Wednesday, June 8, 2011

Bordwell’s Common Sense

David Bordwell recently published an omnibus article under the title, Common Sense + Film Theory = Common-Sense Film Theory? He wrote it, so the frame story goes, in lieu of making a presentation at the current meeting of the Society for Cognitive Studies of the Moving Image. He wasn’t able to make the meeting, so he wrote, and posted, this essay instead.

And a good thing, I say. Sure, Bordwell missed the face-to-face interaction with his colleagues from far and wide. But, in karmic compensation, the rest of get this essay, which begins thus:
Start with this question, which I think is one of the most fascinating we can ask: What enables us to understand films?
Bordwell then sets out, not to answer the question, not directly, but to review how his sense of the question, and its answers, has changed over the years, starting with film  semiology in the 1960s and 70s, with its emphasis on codes, to “New Look” perceptual and cognitive psychology starting in the mid-80s, to today’s “newer” psychologies, cognitive science, evolutionary psychology, and neuropsychology.

That’s a lot of territory and Bordwell doesn’t pretend to cover it all. This rather, is a history of his encounter with those movements. Frankly, it has something of the aura of a deck-clearing about it: Let’s review this stuff, clear it out, and get ready for some real work. What do you have up your sleeve, Bordwell?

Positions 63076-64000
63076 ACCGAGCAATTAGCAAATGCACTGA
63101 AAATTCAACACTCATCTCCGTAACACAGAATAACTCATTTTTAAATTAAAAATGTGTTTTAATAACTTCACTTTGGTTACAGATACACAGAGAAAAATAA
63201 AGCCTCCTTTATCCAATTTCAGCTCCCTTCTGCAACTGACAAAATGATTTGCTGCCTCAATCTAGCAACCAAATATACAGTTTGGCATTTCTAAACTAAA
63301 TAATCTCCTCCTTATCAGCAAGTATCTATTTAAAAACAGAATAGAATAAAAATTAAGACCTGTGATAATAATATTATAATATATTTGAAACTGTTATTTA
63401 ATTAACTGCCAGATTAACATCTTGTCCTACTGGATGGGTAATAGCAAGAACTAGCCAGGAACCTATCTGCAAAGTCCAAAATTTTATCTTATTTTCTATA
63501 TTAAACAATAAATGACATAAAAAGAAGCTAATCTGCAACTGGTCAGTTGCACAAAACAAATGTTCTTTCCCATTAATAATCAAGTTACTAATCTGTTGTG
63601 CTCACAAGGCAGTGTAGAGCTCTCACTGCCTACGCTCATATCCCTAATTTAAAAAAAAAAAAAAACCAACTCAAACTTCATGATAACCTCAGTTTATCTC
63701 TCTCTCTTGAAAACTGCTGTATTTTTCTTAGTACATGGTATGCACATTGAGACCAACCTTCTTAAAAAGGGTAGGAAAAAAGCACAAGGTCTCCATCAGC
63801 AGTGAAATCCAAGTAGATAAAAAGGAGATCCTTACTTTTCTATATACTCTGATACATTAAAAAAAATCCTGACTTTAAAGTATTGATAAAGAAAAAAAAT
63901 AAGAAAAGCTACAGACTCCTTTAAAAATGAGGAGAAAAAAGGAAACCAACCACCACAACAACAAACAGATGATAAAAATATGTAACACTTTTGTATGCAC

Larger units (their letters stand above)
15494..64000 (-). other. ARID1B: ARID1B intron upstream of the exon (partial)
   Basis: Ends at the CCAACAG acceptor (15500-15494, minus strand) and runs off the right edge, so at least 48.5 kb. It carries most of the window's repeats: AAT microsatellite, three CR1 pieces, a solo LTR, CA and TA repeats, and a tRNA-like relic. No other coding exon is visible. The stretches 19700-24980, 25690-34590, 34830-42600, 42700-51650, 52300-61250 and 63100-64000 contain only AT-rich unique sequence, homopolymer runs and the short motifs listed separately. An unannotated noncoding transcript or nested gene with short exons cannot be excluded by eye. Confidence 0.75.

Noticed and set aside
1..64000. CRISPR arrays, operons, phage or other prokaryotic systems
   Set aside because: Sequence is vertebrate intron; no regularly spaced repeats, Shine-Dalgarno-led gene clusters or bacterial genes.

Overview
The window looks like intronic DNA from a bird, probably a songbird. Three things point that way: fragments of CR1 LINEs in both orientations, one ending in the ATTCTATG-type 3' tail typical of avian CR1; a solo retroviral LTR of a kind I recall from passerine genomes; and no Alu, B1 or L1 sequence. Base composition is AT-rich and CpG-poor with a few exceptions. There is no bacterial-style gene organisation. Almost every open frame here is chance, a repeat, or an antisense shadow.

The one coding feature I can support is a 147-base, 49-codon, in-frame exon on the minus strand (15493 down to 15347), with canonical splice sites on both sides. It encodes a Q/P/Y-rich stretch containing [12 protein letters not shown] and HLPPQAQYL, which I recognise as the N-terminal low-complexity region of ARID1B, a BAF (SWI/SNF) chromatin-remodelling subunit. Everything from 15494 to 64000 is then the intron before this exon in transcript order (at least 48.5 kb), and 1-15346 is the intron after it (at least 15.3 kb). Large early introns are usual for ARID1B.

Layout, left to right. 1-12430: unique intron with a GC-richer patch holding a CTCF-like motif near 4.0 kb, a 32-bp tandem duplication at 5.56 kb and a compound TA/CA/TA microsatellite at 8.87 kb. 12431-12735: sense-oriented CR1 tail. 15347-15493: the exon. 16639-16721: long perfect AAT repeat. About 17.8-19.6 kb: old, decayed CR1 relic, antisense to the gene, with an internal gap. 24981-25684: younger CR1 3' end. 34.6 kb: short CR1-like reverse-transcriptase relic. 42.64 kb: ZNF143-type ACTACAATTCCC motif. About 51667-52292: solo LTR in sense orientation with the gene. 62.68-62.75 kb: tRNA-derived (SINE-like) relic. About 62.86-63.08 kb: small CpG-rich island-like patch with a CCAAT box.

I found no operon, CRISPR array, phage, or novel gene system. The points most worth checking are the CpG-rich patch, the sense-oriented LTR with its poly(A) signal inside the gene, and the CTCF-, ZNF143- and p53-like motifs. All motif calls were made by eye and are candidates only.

I recommend the whole essay. If you don’t know Bordwell’s work, or if you don’t know this material, this is a good way in. If you’ve been over the territory, many times, then it’s a useful vehicle for conducting your own overview, using Bordwell’s review and elaboration as prompts for your own.

* * * * *

And when you’re done with that essay, have a look at his current blog post, Chinese boxes, Russian dolls, and Hollywood movies, in which he speaks to one of my hobby horses, ring forms (though he doesn’t use that term). He presents two films, Passage to Marseille and The Locket, as being stories4, with stories3, within stories2, within stories1. The innermost story (story4) contain the key the unlocks the mystery of the rest, something Mary Douglas pointed out in Thinking in Circles (2007).

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